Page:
In Greek mythology, Cronus (Ancient Greek: Κρόνος, Krónos), also called Cronos or Kronos, was the leader of the first generation of Titans. After overthrowing his father, Uranus, Cronus ruled over the other gods throughout the duration of the mythological Golden Age, until he himself was usurped by his own son, Zeus. Cronus was typically related to agriculture, particularly the harvest, as well as the passage of time.
The etymology of the theonym cronus is obscure. Despite some conflation of the terms in the Alexandrian and Renaissance periods, Cronus is not necessarily related to the Greek word χρόνος, Chronos, meaning time. Nor is he related to Chronos, the personification of time in Greek mythology; although Cronus was the god of time among the Titans, Chronos is an entirely different divine being. The name, however, may be related to the Proto-Indo-European root *krno- which would later develop into the Latin cornu and the Germanic *hurnaz, from which the English word "horn" derived. This reference to a "horned" deity suggests a possible connection with the ancient Indian demon Kroni or the Levantine deity El.
The legend of Cronus may also have been extrapolated from events in the life of a historical figure. An account ascribed by the historian Eusebius to the semi-legendary pre-Trojan War Phoenician historian, Sanchuniathon, indicates that Cronus was originally a Canaanite ruler who founded the city of Byblos and was subsequently deified. This report gives his alternate name as Elus or Ilus, and states that in the thirty-second year of his reign, he castrated, slew and deified his father Epigeius. Epigeius, the narrative claims, was thereafter known as Uranus. It further states that after ships were invented, Cronus, visiting the 'inhabitable world', bequeathed Attica to his own daughter, Athena, and Egypt to Thoth, the son of Misor.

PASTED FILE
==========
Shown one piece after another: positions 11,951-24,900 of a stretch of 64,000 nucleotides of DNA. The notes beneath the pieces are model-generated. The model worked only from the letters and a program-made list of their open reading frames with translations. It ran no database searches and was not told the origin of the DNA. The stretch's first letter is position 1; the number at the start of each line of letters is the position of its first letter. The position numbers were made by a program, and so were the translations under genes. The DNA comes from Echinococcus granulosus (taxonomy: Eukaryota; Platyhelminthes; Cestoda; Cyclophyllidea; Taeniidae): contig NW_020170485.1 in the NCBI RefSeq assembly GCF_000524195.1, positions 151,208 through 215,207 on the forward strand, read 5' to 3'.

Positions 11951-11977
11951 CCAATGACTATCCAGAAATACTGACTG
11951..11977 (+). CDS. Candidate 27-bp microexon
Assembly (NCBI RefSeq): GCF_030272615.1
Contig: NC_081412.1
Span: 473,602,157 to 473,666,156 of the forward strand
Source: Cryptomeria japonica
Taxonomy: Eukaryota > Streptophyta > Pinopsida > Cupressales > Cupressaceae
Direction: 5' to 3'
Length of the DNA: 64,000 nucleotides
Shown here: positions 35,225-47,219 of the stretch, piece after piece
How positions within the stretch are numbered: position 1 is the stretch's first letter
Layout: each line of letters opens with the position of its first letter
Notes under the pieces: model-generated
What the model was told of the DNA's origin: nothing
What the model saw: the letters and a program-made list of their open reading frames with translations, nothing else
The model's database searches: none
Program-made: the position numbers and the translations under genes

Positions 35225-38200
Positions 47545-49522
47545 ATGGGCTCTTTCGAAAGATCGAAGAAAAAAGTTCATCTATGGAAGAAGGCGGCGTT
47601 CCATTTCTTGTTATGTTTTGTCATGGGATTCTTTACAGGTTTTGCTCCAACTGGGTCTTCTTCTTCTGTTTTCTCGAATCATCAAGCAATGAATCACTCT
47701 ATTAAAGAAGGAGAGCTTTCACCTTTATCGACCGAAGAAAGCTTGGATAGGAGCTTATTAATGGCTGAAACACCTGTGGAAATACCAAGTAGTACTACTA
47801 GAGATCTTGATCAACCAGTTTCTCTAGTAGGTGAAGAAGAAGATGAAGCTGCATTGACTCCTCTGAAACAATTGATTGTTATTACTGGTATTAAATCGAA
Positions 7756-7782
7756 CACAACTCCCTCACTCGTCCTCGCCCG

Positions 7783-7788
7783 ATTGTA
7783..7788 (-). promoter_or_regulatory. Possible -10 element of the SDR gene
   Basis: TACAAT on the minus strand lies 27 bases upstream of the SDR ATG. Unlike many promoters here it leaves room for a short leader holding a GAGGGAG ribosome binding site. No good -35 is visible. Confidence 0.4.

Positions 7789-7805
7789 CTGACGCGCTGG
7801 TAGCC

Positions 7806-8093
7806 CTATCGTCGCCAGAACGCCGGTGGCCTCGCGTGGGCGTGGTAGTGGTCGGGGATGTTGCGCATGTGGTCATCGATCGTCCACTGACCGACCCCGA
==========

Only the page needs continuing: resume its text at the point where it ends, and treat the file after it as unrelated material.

Family and Function
Cronus was the youngest of the twelve Titans, the divine descendants of the earth goddess Gaia and the sky god Uranus. He eventually married his sister Rhea, another earth goddess. With Rhea, Cronus sired Poseidon, Hades, Hestia, Demeter, Hera and Zeus. Other children Cronus is reputed to have had include the centaur Chiron by the nymph Philyra, and the personification of strife Eris by the night goddess Nyx.
As a result of his association with the bountiful and virtuous Golden Age, Cronus was construed as a harvest deity, overseeing grain, agriculture and nature in general. Thus, the fact that his divine consort was said to be Rhea, the earth mother, is not surprising. While she was responsible for allowing crops to grow, it was Cronus who performed the harvest. As such, he was usually depicted with a sickle, which he used not only to harvest crops but also as a weapon for the purpose of castrating his father Uranus. Cronus was also connected with the progression of time as it related to humans.